Play with Purpose: Story Behind Epoch's First Women's Stick

Emily Plahn, a former Minnesota college club player, is a product engineer at Epoch Lacrosse and part of the brains behind the Purpose, Epoch's first women's stick.


Silicon Valley’s “Brotopia,” as depicted in a scathing book by Emily Chang, feels a far way from Roseville, Minn., where a 27-year-old female engineer crafted one of the most exciting lacrosse stick innovations of 2018.

Emily Plahn, product engineer at Epoch Lacrosse, and industrial designer Evan McDonell are the brains behind the patent-pending 15-degree bottom rail technology that distinguishes the Purpose, Epoch’s first women’s head, from any other stick on the market.

Developed using the latest CAD and 3-D printing technology, the Purpose has a contoured shape that allows for a better hold on the ball but still meets the strict pocket depth and performance requirements of US Lacrosse and the NCAA.

Plahn, who played lacrosse for the club team at the University of Minnesota and coaches at the youth and high school levels, said the women’s game has evolved at a faster pace than stick technology.

“The game has changed. Girls are a lot more dynamic in their cradling and how they shoot,” Plahn said. “Girls like a higher pocket and a quicker release from all different levels.”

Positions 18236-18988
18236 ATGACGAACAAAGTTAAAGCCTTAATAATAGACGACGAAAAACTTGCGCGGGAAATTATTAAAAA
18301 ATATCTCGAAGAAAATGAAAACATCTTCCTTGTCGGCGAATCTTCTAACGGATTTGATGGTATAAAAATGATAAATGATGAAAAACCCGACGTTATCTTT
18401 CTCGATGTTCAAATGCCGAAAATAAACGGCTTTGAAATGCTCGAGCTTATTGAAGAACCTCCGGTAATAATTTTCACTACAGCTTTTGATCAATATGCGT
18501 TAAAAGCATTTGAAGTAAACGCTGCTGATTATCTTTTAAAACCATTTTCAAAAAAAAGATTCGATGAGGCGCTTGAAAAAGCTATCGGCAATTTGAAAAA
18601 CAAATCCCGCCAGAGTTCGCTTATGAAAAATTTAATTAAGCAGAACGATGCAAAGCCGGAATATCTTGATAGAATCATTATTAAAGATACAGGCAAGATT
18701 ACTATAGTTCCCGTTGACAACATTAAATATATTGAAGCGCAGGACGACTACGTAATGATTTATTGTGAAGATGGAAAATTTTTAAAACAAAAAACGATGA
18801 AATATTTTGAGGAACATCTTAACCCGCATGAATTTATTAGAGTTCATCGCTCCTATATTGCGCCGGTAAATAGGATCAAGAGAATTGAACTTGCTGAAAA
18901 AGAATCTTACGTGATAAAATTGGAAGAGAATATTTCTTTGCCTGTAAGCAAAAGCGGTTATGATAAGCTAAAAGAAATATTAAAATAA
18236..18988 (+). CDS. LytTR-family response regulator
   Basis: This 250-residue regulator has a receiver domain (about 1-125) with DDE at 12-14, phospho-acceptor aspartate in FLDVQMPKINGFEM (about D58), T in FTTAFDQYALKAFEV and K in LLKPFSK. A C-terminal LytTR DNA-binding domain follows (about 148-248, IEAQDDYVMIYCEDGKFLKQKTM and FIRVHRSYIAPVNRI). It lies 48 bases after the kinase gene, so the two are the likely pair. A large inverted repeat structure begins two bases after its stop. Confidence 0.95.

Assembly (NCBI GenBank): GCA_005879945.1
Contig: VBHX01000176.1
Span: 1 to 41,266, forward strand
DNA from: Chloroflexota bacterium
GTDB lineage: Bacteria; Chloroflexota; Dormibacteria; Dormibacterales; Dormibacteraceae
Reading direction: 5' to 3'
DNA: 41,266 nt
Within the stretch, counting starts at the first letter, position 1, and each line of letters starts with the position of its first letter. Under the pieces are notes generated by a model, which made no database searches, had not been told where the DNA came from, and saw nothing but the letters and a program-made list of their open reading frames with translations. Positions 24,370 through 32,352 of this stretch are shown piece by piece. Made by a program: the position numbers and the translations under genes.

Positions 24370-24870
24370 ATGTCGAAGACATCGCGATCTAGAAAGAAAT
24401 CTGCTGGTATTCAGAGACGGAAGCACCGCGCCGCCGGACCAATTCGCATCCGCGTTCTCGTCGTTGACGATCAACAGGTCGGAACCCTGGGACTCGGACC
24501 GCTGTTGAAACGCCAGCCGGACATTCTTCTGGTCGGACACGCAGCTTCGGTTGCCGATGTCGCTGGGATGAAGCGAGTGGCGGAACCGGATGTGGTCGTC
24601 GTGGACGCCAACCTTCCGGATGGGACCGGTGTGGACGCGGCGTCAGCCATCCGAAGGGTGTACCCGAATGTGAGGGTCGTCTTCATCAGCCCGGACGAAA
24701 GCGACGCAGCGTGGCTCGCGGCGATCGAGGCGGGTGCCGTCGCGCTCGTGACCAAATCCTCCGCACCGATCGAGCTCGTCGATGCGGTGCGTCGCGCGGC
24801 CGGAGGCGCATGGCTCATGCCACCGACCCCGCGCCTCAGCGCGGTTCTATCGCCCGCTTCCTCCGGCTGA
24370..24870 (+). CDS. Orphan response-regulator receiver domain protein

While conducting market research, Plahn found that when players performed these moves, the ball rattled around in their sticks and they struggled to find a consistent release point. The solution? Alter the geometry of the stick to create an offset relationship between the bottom rail, the scoop and the rise of the head with the center axis of the shaft.

“We use 15-degree technology to put the ball exactly where it wants to stay to be able to do really cool dodges and get more accurate shots,” Plahn said.

Plahn started at Epoch as a product development intern in 2014 before joining the company full-time in 2015. She spearheaded the development of the Purpose alongside McDonell.

“There are not many female engineers in the game,” said James Miceli, Epoch founder and co-owner. “To have a female engineer who actually played lacrosse, we called it the unicorn. We knew we had authenticity in the space. This wasn’t a bunch of dudes that said, ‘This is what women want.’”







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